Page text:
DrBeaudet Headshot Photo (2)Baylor College of Medicine Research Discovers Potential Therapeutic for Angelman Syndrome

ASF-funded research, published in Nature, proves paternal Ube3a can be activated and AS symptoms can be recovered.

Dr. Art Beaudet
Promising Angelman syndrome research continues to move closer toward potential clinical trials, as announced in December in a paper in Nature by Dr. Art Beaudet and his research team at Baylor College of Medicine (BCM).

More research will be conducted but pre-clinical trials in AS mice have proven that the paternal copy of Ube3a can be activated and that AS symptoms can be recovered, though more testing is needed to determine exactly how the cognitive deficits associated with AS are recovered.

The Angelman Syndrome Foundation funded this research in its 2011 and 2013 research grant cycles, as part of its $8 million and growing investment in AS research with the ultimate goal of finding a cure for AS. The BCM Intellectual and Developmental Disability Research Core grant and the National Institutes of Health were also major funders of this research.

Dan Harvey, ASF Scientific Advisory Committee Chair, has provided the following summary about the research.

Neurotypical individuals have two versions of the AS gene (UBE3A), one from their mother (the maternal copy) and one from their father (the paternal copy) but only the one from the

mother is expressed or “active.” In AS, the maternal copy is missing (deleted) or altered in some way to render it inactive. In 2008, Goal #1 of the ASF Research Roadmap was to aggressively explore activation of the silenced or “inactive” paternal copy of the AS gene (UBE3A) as a potential treatment for AS. The studies described in this article for Nature are the culmination of those efforts.

Awakening the gene
Recent studies by Dr. Ben Philpot and colleagues at the University of North Carolina-Chapel Hill demonstrated that Topotecan, a natural product derivative with various uses, unsilences the paternal copy of the AS gene in a non-specific manner. In this new article for Nature by Dr. Beaudet, Dr. Meng and their colleagues, it is demonstrated that a small DNA analog, known as an antisense oligonucleotide or ASO, can interact with the paternal copy of the AS gene and unsilence it in a highly specific manner.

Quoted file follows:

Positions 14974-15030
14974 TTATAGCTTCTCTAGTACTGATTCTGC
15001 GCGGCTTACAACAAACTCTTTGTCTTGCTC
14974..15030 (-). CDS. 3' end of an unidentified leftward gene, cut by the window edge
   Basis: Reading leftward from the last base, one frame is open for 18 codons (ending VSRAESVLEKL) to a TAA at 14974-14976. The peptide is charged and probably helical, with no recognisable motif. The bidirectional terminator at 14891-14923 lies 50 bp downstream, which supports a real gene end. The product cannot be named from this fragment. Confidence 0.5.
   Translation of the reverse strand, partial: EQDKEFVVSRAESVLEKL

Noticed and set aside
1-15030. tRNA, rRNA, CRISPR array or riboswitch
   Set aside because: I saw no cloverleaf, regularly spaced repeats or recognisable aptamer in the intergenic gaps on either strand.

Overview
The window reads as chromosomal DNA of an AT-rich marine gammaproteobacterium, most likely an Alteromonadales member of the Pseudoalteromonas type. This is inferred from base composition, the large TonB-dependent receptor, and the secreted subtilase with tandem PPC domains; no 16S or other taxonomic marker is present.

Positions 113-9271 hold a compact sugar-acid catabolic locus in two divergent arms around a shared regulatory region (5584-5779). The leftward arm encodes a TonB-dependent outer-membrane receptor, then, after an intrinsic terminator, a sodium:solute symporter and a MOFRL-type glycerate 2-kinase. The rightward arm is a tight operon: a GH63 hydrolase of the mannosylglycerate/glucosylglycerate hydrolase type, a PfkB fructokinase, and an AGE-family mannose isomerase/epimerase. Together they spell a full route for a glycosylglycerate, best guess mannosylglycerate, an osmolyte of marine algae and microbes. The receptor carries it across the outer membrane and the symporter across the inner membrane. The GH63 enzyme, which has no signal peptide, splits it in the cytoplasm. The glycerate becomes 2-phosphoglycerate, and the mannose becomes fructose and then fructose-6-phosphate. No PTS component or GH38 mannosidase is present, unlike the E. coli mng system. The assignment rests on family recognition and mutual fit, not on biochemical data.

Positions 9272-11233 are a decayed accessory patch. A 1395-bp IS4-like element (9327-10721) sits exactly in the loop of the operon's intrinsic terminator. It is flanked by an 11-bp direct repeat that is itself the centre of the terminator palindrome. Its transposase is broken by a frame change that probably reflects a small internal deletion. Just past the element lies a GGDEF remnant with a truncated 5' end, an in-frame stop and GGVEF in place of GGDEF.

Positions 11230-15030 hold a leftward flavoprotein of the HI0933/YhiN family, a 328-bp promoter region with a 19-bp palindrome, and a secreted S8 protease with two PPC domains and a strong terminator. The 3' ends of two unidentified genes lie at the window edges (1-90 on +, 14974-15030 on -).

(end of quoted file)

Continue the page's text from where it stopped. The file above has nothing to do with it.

Initial studies done with isolated neurons demonstrated that treatment with an ASO causes a long-lasting unsilencing of the paternal copy of the Ube3a gene.

Treatment and recovery
Subsequent studies were done with AS mice. The ASO was directly injected into the brain of an AS mouse via a technique known as ICV (intracerebroventricular) injection. The ASO was well tolerated and partially unsilenced the paternal copy of the Ube3a gene. Additionally, it was highly specific for the AS gene, with no impact on other genes. Its activity was long lasting with unsilencing still observed sixteen weeks after treatment. When injected directly into a specific region of the brain known as the hippocampus, the part of the brain that manages cognition and learning, complete unsilencing of the paternal Ube3a was observed in the vicinity of the injection site.

Four weeks after treatment, AS mice treated with an ASO were subjected to behavioral testing and several of the behaviors typically observed in AS mice were reversed. In particular, memory impairment observed with AS mice was reversed after treatment. More extensive reversal of AS characteristics may require treatment at a younger age, a longer recovery time after treatment to allow greater rewiring of neural circuits, or a higher dosage of ASO. 

Conclusion and next steps
In conclusion, the paper states: “Well tolerated delivery, broad tissue distribution, and long duration of action sets a framework for ASOs as a viable therapeutic strategy for diseases of the CNS (central nervous system), and builds enthusiasm toward further optimization and development of an ASO treatment for AS.” The next step is to conduct more testing to determine exactly how the cognitive deficits associated with AS are recovered.

Access the complete article
The full Nature paper can be accessed by clicking here. For questions about this research, please contact the ASF at http://www.angelman.org/about/contact/.

A Family’s Perspective
Provided by Debra F. Sukin, mother of Jacob Sukin, who is 13 years old

Jacob is deletion positive for Angelman syndrome and was first diagnosed at Texas Children’s Hospital with genetic testing in Dr. Beaudet’s lab back in 2001. Jacob’s diagnosis was devastating to our family as we learned about Angelman syndrome’s physical and mental challenges and limitations.

While seeking the best care and treatment for Jacob to maximize his potential each year, our family set out to learn what research was available, educate others on the need for research for this rare genetic syndrome, and raise funds for research.

We are thrilled with the recent research findings by Dr. Beaudet and the genetics lab at BCM at the Jan and Dan Duncan Texas Children’s NRI that was published in Nature magazine. The ability to promote the silent paternal gene in the AS mouse model and witness normalization of behavioral and learning characteristics as well as elimination of seizures and ataxia provides hope.

Jacob has a long life expectancy. Any therapeutic intervention that will improve his ability to live in this world or create a cure is exactly why we believe in research. We are so grateful to the Angelman Syndrome Foundation who funded this research along with Baylor and TCH.